Sunday, 14 December 2008

3rd Sunday of Advent, Year B, Shaftesbury

Isa 61:1-2.10-11; 1Thess 5:16-24; Jn 1:6-8.19-28

Every December I get to the stage where I am now. It’s already half-way through Advent, but I haven’t got half the presents I need to get, I haven’t sent half the cards I need to send. This year I haven’t got any presents and I haven’t sent any cards. And like every year, a panic starts to set in, and I wonder if I’ll manage to achieve it before the big day!

In the midst of that panic, every year, the Church sends us this Sunday called Gaudete Sunday, a name that means rejoice, a name derived from the ancient entrance antiphon, “Rejoice in the Lord, and again I say rejoice”.
The cynic in me says, “Why should I rejoice?” I’ve had a hard day, I’m tired, and I don’t need someone with a smiling face telling me that I should be happy.
But I also know that there is a reason why centuries of tradition have focused this 3rd Sunday of Advent on the need to rejoice.

As we in the Church wait for the Lord’s coming in glory, and we’ve been waiting for 2000 years now, we can get just a little bit tired. We can forget that even though the Lord is not with us yet in glory, he is with us. Not in glory, but he is with us. John the Baptist had to tell the people that, “There stands among you –unknown to you- the one who is coming”. And it is the same today, even though we can so easily forget it.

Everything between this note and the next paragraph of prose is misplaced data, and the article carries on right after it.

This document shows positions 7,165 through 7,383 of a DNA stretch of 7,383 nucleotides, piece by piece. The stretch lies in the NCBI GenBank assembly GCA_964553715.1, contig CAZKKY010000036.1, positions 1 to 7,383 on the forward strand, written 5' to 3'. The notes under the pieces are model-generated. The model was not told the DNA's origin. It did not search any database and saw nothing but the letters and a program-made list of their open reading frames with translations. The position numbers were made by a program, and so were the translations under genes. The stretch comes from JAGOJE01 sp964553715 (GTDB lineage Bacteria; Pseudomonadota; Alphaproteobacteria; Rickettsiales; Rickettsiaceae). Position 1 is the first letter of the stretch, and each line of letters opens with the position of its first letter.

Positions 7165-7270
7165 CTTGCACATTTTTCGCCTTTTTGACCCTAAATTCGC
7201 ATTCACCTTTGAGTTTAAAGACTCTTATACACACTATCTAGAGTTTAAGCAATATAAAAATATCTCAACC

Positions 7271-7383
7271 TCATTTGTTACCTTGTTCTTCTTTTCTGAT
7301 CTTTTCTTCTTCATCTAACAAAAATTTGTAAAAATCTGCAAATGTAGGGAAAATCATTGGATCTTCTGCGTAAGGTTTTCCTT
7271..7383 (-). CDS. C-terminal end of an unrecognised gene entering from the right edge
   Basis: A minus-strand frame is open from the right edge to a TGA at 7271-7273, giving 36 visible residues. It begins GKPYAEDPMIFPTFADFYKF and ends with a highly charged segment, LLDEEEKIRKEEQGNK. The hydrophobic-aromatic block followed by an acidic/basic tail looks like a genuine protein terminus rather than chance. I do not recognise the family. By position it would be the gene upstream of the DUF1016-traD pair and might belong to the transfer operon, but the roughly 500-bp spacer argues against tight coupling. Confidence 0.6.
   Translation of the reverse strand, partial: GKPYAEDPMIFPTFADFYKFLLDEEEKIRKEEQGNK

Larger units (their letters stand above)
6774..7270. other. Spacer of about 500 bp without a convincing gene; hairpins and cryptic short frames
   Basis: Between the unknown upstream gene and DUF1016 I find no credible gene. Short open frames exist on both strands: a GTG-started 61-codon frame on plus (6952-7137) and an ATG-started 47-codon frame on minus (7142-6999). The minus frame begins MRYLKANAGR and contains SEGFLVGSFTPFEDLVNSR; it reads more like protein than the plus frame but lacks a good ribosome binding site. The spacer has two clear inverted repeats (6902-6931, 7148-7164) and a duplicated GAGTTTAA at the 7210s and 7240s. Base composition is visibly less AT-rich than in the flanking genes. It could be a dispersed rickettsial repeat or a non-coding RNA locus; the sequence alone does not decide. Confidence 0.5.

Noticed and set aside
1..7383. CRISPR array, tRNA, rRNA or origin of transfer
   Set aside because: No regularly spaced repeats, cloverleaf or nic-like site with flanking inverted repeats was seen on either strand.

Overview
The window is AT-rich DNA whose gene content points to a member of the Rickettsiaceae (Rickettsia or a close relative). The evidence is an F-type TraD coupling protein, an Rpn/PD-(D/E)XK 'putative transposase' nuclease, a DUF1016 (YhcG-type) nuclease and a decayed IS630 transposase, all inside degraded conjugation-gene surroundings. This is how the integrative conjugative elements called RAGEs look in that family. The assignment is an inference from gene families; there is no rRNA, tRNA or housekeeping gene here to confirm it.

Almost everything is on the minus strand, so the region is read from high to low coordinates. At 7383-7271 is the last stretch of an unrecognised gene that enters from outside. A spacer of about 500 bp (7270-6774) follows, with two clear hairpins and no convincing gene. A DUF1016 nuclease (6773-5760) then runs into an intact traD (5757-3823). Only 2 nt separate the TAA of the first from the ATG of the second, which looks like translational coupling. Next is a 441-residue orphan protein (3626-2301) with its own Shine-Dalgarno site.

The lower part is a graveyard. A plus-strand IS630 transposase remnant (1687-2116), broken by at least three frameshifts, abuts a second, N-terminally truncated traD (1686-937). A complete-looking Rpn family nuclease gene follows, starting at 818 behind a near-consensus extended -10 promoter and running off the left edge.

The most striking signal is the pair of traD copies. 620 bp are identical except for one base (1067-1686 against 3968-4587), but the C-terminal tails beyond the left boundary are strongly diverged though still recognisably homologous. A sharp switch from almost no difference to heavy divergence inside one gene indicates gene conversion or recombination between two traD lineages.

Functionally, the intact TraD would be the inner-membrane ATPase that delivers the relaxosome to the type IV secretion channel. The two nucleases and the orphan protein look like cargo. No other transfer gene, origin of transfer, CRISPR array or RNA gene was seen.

As we plough through the crowds in Somerfield for our turkey and Christmas cake, as we wait in the post office queue for the stamps for our Christmas cards, as we buy the fancy chocolates from Tescos, the Lord is with us.
We may have forgotten who it is that gives us the strength to face another day, we may have forgotten who it is that gives us the grace to experience every little joy and happiness that comes our way. But the Lord has not forgotten. He is here with us every moment our lives. He sends our guardian angel to watch over us, he accepts the prayers of the saints on our behalf. He himself is the one who sustains us.

Here in this Mass we are given the clearest expression of Our Lord’s abiding presence -because he comes to us in Holy Communion. Very soon the bread and the wine will be changed so that they are no longer bread and wine but are The Lord Jesus Christ himself, fully present for us, body and blood, soul and divinity. And even now, at this very moment he is present in our tabernacle, present “in his physical reality”(Paul VI)–and how easily we forget!

His presence for us in the Eucharist is not an isolated event in our lives. His perfect and unsurpassed presence here is only a sign to us of the fact that he is continually present to us in many other ways in our lives. If only we would see him –if only, as the call of John the Baptist says, we would recognise the one who is among us but unknown to us.

As we continue to prepare for Christmas, as we continue to wait for his coming in glory, let us remember that he is already here with us. And let us rejoice.

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